Theodore Roosevelt, who was sworn in as New York City...

Theodore Roosevelt, who was sworn in as New York City Police Commissioner on May 6, 1895. From ISLAND OF VICE by Richard Zacks (Doubleday, March 2012). Credit: Harvard College Library

A stunningly beautiful woman stood at the highest point of the Manhattan skyline. She was naked, perched on her tiptoes at the very top of the tower of Madison Square Garden at 26th Street, more than 300 feet off the ground. Fifty Edison lamps lit her up, revealing slim adolescent hips, pomegranate breasts, a hairless cleft. Late-night revelers staggering home from the taverns and clubs tipped their hats to her.

The woman's name was Diana. She was a thirteen-foot gilded copper statue of the Roman goddess of the hunt. Lovely Diana, virginal goddess, towered over the surrounding five-story buildings. Guidebooks touted her as drawing as many visitors as that clothed giantess of liberty in the harbor. Perfectly balanced on ball bearings, the statue could spin. For more than a decade, Diana's breasts and outstretched arm revealed the direction of the winds. New Yorkers knew that nipples pointing uptown meant breezes to the north.

Architect Stanford White had paid for her out of his own pocket and demanded a pubescent body that matched his desires. Famed sculptor Augustus Saint-Gaudens -- better known for his equestrian heroes -- had modeled this, his only nude female statue, after his young mistress, Julia Baird.

Under the respectable cloak of neoclassical art, Diana was the sly insider joke of these two famous men, a museum-worthy tribute to forbidden lust. And so she was the perfect symbol of New York in the 1890s, a city of silk top hats on Wall Street and sixteen-year-old prostitutes trawling Broadway in floor-length dresses, of platitudes uptown and bawdy lyrics on the Bowery, of Metropolitan Opera divas performing Wagner and of harem-pantsed hoochie-coochie dancers grinding their hips on concert saloon stages.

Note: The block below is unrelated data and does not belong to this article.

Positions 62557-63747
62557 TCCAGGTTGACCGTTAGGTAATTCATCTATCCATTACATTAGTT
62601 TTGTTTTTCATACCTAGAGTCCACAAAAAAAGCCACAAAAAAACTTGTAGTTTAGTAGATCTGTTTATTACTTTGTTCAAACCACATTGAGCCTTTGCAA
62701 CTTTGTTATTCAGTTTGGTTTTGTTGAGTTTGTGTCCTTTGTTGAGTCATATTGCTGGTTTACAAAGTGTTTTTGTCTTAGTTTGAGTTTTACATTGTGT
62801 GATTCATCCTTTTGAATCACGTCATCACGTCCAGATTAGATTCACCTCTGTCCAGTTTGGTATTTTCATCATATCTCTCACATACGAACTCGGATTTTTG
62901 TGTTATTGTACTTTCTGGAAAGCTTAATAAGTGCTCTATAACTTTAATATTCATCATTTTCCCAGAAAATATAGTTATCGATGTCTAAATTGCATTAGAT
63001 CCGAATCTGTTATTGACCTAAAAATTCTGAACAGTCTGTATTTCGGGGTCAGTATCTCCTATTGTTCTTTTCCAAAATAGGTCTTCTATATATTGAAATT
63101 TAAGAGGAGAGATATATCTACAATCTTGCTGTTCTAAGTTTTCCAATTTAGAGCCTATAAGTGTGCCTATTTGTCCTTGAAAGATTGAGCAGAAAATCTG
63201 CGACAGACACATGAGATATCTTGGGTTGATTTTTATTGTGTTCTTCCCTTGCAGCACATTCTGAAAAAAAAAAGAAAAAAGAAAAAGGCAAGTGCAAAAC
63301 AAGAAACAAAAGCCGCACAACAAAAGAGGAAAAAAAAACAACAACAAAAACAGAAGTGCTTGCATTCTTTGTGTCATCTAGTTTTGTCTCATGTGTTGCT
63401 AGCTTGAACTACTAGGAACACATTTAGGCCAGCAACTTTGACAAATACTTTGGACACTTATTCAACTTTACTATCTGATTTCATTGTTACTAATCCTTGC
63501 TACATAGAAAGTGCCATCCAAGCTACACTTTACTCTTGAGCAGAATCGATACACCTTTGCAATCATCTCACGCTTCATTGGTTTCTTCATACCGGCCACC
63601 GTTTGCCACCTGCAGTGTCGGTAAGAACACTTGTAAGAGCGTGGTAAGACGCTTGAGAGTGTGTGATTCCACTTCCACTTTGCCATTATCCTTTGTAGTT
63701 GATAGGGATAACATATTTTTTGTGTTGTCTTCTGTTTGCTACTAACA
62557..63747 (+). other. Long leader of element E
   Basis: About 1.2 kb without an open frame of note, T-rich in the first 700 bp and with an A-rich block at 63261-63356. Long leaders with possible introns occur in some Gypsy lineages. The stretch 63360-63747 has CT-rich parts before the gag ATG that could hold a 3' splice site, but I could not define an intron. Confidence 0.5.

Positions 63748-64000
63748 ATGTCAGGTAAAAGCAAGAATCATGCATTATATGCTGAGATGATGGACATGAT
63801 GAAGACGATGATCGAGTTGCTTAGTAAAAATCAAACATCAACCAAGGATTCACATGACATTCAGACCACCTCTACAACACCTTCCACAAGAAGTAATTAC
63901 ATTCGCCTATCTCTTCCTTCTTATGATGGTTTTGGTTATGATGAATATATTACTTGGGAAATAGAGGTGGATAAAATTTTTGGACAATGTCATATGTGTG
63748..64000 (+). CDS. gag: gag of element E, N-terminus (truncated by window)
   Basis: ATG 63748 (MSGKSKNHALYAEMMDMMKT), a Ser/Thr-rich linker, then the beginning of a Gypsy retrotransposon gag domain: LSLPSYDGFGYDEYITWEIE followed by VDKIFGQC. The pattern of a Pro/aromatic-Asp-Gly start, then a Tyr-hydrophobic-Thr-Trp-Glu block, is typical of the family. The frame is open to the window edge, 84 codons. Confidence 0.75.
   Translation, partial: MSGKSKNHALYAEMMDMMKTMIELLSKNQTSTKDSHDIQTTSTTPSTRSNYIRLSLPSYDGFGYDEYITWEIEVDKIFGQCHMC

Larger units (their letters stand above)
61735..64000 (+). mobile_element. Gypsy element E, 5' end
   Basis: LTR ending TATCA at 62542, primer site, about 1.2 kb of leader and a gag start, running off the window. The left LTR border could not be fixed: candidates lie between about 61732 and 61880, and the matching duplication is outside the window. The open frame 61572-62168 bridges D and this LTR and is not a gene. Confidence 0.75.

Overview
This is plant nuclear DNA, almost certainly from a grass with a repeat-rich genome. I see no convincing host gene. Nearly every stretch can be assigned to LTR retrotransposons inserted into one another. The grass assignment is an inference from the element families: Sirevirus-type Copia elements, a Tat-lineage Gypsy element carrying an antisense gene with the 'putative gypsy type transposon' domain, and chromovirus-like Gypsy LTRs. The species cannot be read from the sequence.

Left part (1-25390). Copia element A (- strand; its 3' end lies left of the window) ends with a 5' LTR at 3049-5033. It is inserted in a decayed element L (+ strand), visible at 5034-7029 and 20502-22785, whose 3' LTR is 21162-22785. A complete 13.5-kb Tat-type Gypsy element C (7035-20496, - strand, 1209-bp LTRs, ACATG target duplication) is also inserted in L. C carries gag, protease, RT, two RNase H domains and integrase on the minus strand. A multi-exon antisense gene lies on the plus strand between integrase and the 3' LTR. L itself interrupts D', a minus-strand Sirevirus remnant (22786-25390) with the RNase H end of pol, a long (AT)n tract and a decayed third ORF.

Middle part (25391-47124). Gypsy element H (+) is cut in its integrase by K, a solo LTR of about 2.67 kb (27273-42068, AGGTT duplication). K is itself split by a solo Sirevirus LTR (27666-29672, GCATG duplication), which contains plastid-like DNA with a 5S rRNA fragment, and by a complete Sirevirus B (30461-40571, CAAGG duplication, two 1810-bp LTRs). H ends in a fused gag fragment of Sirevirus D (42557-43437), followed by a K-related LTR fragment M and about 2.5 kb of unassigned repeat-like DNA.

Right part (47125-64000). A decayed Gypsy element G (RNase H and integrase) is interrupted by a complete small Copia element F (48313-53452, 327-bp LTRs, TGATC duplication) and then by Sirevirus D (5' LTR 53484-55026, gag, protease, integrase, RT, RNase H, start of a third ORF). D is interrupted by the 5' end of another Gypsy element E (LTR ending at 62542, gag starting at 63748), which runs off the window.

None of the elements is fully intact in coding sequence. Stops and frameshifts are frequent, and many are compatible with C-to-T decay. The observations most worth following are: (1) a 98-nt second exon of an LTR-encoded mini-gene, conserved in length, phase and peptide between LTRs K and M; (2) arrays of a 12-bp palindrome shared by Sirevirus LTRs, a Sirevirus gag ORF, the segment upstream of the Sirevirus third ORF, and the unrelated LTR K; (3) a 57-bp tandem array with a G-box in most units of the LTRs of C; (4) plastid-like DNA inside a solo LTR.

Manhattan, then growing in prestige by the minute, rated handfuls of superlatives: nation's financial capital (Wall Street), nation's leading commercial port (144 piers), dominant manufacturing center (12,000 factories and 500,000 workers), arts capital (museums and 100 theaters delivering a forty-week season), nation's premier residential address (Fifth Avenue), philanthropic center, cosmopolitan melting pot.

Almost two million people lived here, the wealthiest and the poorest crammed onto about a dozen square miles of one ideally situated island, with many neighborhoods joined by a mere five-cent cable car ride. The city housed more Irish than Dublin, more Germans than any city but Berlin, with pockets of Syrians, Turks, Chinese, Armenians, and with a new steady influx of Italians and Russians. The polyglot babble of the streets dizzied the minds of fifth-generation Americans. While the upper crust aimed at a stagy British enunciation, a la the characters of Henry James and Edith Wharton, the poor of New York garbled the language into a street slang that often required interpretation. When Billy McGlory, a notorious saloon keeper, testified about a prostitute stealing a man's wallet and refusing to give it back, he said under oath in a courtroom: "[ . . . ]It's the first time I ever called a copper in my house on a squeal and I get it in the neck for trying to do what's right."